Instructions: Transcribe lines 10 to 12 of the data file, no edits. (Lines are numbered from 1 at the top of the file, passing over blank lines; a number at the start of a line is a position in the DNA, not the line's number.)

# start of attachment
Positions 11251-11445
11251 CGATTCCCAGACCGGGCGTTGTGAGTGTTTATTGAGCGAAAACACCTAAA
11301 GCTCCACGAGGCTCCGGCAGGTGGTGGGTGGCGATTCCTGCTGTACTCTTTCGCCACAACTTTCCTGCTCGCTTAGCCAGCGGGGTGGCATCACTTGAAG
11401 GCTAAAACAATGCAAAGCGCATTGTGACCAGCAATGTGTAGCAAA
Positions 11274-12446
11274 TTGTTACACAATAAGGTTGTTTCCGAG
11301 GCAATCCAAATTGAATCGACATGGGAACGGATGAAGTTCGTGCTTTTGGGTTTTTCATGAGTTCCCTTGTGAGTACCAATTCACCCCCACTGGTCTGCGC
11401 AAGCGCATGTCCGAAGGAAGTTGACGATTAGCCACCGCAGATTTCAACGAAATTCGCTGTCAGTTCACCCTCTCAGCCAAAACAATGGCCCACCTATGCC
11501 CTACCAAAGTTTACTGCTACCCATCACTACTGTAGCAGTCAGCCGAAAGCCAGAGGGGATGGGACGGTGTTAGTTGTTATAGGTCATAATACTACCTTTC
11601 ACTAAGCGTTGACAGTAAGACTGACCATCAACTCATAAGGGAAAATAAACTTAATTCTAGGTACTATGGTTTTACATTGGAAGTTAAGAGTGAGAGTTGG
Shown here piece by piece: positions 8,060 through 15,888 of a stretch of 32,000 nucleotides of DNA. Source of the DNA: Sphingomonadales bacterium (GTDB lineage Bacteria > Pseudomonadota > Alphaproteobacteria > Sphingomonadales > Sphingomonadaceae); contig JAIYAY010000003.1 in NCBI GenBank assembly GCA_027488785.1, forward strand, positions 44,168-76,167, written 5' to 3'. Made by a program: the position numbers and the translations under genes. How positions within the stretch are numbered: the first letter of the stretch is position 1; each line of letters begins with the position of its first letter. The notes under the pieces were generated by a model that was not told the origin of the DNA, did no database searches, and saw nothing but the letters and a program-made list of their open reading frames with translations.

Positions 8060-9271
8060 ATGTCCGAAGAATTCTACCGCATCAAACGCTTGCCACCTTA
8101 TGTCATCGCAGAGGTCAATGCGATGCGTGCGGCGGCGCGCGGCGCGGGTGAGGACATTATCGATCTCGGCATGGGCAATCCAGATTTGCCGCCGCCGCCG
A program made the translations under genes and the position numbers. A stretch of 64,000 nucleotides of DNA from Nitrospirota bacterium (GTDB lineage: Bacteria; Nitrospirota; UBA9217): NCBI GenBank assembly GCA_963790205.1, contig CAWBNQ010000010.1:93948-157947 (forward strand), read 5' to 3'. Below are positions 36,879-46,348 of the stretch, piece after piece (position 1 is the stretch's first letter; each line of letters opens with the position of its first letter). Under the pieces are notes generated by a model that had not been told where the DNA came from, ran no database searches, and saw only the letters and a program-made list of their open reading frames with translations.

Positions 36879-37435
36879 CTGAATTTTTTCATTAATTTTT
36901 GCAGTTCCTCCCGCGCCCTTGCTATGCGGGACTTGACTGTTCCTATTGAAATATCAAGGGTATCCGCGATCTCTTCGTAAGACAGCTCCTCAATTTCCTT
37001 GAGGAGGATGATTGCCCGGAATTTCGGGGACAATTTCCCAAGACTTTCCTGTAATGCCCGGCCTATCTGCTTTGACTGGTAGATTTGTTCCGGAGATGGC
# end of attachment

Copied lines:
11601 ACTAAGCGTTGACAGTAAGACTGACCATCAACTCATAAGGGAAAATAAACTTAATTCTAGGTACTATGGTTTTACATTGGAAGTTAAGAGTGAGAGTTGG
Shown here piece by piece: positions 8,060 through 15,888 of a stretch of 32,000 nucleotides of DNA. Source of the DNA: Sphingomonadales bacterium (GTDB lineage Bacteria > Pseudomonadota > Alphaproteobacteria > Sphingomonadales > Sphingomonadaceae); contig JAIYAY010000003.1 in NCBI GenBank assembly GCA_027488785.1, forward strand, positions 44,168-76,167, written 5' to 3'. Made by a program: the position numbers and the translations under genes. How positions within the stretch are numbered: the first letter of the stretch is position 1; each line of letters begins with the position of its first letter. The notes under the pieces were generated by a model that was not told the origin of the DNA, did no database searches, and saw nothing but the letters and a program-made list of their open reading frames with translations.

Positions 8060-9271